Editor’s note: This article has been corrected to say the Americans were recovered at a 200-centimetre and 320-centimetre depth.
Parks Canada said Friday the bodies of two American snowshoers reported missing earlier this week have been recovered near Lake Louise, Alta.
“The thoughts of all Parks Canada staff are with the family and friends of those involved,” spokesperson Tania Peters said in a statement Friday afternoon.
Officials believe the man and woman, both 32 and from the Boston area, were caught in an avalanche while snowshoeing on Saturday, March 11 or Sunday, March 12.
Peters said the avalanche took place about 20 minutes north of the community of Lake Louise on the Icefields Parkway on the slopes of Mount Hector.
The pair was reported missing after they failed to check out of their accommodation in Field, B.C. They were last seen March 11, when they had breakfast at their hotel.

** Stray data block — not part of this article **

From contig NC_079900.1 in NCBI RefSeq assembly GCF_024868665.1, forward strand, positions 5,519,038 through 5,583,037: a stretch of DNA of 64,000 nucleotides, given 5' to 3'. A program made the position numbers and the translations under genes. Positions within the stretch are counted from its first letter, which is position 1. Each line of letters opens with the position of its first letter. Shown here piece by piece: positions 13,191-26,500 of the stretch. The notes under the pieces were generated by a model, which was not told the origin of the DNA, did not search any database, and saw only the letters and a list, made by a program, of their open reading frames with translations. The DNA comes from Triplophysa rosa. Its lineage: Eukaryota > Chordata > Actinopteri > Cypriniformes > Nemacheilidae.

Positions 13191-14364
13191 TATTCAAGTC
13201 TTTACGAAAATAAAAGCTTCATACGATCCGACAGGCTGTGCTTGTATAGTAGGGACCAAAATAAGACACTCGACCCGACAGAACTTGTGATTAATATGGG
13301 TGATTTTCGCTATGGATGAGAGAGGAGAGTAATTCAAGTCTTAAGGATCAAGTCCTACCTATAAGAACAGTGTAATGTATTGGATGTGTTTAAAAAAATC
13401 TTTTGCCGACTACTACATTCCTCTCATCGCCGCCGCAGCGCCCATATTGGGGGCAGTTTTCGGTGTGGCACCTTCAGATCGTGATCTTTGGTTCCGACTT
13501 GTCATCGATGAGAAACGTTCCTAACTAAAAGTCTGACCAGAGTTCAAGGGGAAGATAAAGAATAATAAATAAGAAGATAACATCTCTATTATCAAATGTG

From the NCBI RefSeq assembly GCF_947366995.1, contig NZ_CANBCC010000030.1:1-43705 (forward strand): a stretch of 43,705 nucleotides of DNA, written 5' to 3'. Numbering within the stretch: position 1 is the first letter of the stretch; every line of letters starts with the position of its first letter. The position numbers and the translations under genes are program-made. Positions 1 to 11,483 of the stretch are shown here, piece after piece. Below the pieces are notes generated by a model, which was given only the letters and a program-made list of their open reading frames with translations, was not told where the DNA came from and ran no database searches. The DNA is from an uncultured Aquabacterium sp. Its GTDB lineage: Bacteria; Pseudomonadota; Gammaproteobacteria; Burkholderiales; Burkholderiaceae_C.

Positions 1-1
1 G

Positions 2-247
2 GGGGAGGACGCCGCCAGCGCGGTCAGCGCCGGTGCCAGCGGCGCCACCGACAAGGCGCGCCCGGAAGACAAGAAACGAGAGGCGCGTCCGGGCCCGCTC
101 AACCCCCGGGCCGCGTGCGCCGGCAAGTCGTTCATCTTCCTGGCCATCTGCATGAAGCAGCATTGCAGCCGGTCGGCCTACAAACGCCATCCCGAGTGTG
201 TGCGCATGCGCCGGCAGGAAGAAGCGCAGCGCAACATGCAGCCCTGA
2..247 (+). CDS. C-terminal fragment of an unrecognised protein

Peters said a search crew member saw a body near the surface of the snow on Tuesday, but the risk of avalanche was too high to send rescuers into the area until three days later.
She said crews had to blast the area Thursday, which created additional avalanche debris. The recovery team then had to dig to retrieve the victims: one was found at a 200-centimetre depth, the other was buried 320 centimetres under the surface.
The snowshoers were removed by 10:30 a.m. Friday.
Watch below from March 16: The avalanche danger was still too high to allow rescuers to look for two missing snowshoers from Boston. The pair were staying in Field, B.C. when they went missing north of Lake Louise. Bindu Suri has the latest.
RCMP said Wednesday the visitors’ families had been notified.
Their identities were not released, but U.S. media reports say the pair has ties to Massachusetts General Hospital. Officials there did not respond to requests from Global News.
Highway 93 North (Icefields Parkway) was closed Friday with a plan to reopen by Sunday afternoon.
Watch below from March 15: Two American snowshoers presumed dead in Lake Louise – Kim Smith reports